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The Meridian Daily

Welcome to high school kids

A+future+freshman+checks+out+the+yearbook+booth+at+freshman+orientation.+Students+could+visit+each+teacher%27s+booth+to+learn+more+information+about+what+classes+they+wish+to+take+in+the+future.+%22I+think+this+was+a+great+opportunity+for+new+high+school+students+to+see+what+we+have+to+offer.+My+journalism+staff+spent+time+making+posters%2C+setting+out+our+drone+and+other+fun+equipment.+Oh%2C+and+awards%2C+because+we+win+a+lot+of+those%2C%22+said+Sheila+Moore%2C+Meridian%27s+yearbook+and+newspaper+adviser.+
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Welcome to high school kids

A future freshman checks out the yearbook booth at freshman orientation. Students could visit each teacher's booth to learn more information about what classes they wish to take in the future.

A future freshman checks out the yearbook booth at freshman orientation. Students could visit each teacher's booth to learn more information about what classes they wish to take in the future. "I think this was a great opportunity for new high school students to see what we have to offer. My journalism staff spent time making posters, setting out our drone and other fun equipment. Oh, and awards, because we win a lot of those," said Sheila Moore, Meridian's yearbook and newspaper adviser.

Mikayla Dahlkamp

A future freshman checks out the yearbook booth at freshman orientation. Students could visit each teacher's booth to learn more information about what classes they wish to take in the future. "I think this was a great opportunity for new high school students to see what we have to offer. My journalism staff spent time making posters, setting out our drone and other fun equipment. Oh, and awards, because we win a lot of those," said Sheila Moore, Meridian's yearbook and newspaper adviser.

Mikayla Dahlkamp

Mikayla Dahlkamp

A future freshman checks out the yearbook booth at freshman orientation. Students could visit each teacher's booth to learn more information about what classes they wish to take in the future. "I think this was a great opportunity for new high school students to see what we have to offer. My journalism staff spent time making posters, setting out our drone and other fun equipment. Oh, and awards, because we win a lot of those," said Sheila Moore, Meridian's yearbook and newspaper adviser.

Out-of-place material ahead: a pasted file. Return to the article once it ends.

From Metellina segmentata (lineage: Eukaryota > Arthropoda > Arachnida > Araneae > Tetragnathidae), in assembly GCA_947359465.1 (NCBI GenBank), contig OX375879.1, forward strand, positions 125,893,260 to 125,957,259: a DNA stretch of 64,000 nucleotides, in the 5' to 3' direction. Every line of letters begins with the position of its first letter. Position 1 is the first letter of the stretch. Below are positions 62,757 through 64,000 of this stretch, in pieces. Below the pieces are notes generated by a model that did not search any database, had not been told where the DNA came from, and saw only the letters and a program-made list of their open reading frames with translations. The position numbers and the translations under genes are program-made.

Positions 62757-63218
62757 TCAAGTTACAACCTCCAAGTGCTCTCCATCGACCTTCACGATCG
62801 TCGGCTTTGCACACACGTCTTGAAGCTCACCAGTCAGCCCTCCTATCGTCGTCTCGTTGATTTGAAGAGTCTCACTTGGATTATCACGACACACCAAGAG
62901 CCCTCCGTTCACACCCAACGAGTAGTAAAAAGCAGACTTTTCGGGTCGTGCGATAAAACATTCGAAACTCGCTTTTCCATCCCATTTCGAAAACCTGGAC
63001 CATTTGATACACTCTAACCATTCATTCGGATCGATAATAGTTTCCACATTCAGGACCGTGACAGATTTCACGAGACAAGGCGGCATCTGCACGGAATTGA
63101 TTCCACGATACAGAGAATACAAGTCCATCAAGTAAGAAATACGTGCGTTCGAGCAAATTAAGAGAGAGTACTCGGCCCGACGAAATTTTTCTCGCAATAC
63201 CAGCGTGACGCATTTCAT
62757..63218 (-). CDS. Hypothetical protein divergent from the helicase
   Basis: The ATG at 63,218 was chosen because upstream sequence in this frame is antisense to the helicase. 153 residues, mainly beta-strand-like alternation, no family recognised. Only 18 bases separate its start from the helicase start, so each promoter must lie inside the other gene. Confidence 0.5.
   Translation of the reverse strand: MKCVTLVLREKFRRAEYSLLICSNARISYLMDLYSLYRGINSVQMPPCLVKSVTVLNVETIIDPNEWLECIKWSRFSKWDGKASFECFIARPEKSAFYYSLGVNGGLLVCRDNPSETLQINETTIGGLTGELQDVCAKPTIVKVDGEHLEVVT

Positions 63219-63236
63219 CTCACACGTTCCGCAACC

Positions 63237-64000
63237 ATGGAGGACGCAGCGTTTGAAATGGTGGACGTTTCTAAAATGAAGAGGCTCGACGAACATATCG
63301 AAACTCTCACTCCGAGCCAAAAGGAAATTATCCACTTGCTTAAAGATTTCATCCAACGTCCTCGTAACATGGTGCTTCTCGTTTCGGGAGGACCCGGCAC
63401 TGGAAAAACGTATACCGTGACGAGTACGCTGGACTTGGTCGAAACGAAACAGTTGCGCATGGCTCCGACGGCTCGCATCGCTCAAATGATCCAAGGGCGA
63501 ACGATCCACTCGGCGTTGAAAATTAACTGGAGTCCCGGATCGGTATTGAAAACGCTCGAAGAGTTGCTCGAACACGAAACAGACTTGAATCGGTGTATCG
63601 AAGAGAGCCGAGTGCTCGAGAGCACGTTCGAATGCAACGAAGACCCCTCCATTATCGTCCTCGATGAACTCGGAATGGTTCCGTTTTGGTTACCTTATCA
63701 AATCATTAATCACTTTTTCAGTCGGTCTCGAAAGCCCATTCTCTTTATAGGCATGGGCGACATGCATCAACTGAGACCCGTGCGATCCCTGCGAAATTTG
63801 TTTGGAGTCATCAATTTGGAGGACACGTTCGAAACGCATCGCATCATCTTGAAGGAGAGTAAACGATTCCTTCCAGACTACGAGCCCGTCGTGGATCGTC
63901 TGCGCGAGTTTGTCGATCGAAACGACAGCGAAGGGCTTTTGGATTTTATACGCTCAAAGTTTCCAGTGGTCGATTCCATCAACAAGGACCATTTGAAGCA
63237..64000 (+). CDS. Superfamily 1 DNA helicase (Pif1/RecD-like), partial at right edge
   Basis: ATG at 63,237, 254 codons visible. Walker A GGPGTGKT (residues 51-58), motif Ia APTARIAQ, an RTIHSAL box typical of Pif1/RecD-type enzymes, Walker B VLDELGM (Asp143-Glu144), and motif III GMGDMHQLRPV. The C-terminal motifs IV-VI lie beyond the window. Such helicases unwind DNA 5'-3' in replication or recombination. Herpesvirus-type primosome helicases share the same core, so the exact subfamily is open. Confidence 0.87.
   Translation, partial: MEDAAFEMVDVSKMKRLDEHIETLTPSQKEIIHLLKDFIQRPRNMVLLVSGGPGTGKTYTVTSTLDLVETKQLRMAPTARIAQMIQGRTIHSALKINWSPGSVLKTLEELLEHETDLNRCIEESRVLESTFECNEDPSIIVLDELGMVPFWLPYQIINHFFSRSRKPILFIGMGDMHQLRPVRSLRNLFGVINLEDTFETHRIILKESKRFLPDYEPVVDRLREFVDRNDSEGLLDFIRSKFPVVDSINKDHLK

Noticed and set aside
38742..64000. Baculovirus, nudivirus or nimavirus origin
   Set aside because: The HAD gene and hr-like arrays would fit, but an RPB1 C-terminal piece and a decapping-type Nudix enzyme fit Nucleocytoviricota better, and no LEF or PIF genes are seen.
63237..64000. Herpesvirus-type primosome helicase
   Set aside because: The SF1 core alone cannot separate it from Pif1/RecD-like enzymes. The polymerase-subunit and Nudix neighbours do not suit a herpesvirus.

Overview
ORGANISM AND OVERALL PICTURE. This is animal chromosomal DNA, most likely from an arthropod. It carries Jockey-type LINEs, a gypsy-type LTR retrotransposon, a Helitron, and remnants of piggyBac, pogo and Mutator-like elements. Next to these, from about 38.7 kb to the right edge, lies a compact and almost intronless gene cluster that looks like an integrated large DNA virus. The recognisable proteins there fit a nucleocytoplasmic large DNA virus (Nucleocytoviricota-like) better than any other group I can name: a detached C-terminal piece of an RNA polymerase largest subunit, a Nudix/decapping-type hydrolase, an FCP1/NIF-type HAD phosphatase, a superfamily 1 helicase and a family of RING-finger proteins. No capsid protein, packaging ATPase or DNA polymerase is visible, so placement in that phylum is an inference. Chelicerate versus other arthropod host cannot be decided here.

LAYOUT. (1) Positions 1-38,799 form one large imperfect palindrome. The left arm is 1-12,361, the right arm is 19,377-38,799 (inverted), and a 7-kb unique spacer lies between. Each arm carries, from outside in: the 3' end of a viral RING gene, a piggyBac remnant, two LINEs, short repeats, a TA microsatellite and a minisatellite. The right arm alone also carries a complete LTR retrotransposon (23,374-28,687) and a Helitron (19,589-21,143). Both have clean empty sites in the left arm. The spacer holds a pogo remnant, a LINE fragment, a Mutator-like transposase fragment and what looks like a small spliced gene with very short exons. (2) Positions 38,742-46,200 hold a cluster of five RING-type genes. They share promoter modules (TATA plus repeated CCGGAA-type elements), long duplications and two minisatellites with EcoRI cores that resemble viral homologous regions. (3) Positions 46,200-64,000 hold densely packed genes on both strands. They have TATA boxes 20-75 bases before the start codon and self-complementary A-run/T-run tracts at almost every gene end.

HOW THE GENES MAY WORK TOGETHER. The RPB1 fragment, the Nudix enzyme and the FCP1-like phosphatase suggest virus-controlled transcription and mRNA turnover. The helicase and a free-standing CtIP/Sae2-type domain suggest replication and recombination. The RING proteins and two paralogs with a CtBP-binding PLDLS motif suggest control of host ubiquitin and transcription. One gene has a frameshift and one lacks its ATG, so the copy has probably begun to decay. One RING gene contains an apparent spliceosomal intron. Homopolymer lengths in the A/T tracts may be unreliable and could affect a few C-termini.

Mikayla Dahlkamp, Reporter

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Freshman orientation in years past meant listening to a presentation: about differences between high school and middle school, scheduling, and a chance to meet teachers. Usually, this presentation would be taken care of by Mr. Hurelbrink, MHS principal, then he would tell the parents if they wanted to tour the building. they were more than welcome.

“Probably only a quarter of the parents would actually come upstairs,” said Sheila Rappé, science teacher, “so we decided it was kind of ineffective and we were brain storming back and forth on how we could get them to stick around.”

This year, Hurelbrink wanted to try a new approach. When parents arrived, they went into the auditorium to listen to him talk for a bit, then they got to see a teacher from each department talk about what classes they offer. After the presentation, parents would exit the auditorium to see each teacher stand beside their own table, with packets that explained what classes they taught, almost as a curriculum guide.

“I tried to make it a little more interactive with the parents,” said Hurelbrink.

Teachers were also allowed to set up tables for activities that may take up students’ time outside of school such as yearbook and journalism, both run by Sheila Moore, English teacher, to bring more awareness. The kids were able to pick up an application for yearbook or become a correspondent for journalism to see if writing articles for the school (and many other tasks) is a responsibility they might take interest in.

“I think the more of those things we do, the better it looks for us at the school,” said Hurelbrink.

A big part in the change of the set up of orientation was so “parents can go, they can meet teachers, and hopefully ask some questions,” said Hurelbrink. With the help of ideas from Rappé who has been a part of not only freshman orientation, but also sixth grade orientation when she taught at the middle school.

“I suggested that they come to various stations and talk to us, and his suggestion was that he could put the pieces of the curriculum guide out on the tables,” said Rappé.

The new set up for freshman orientation was an attempt to provide more information for students and parents. In the past, if parents had a question about electives, they would automatically go to Hurelbrink. “Then there’s a long line of people there to ask me something that an English teacher or a business teacher should probably answer,” said Hurelbrink.

Next year he wants to include all of the students groups such as the FCS club and SADD “and have students talk to the kids and parents too,” said Rappé.

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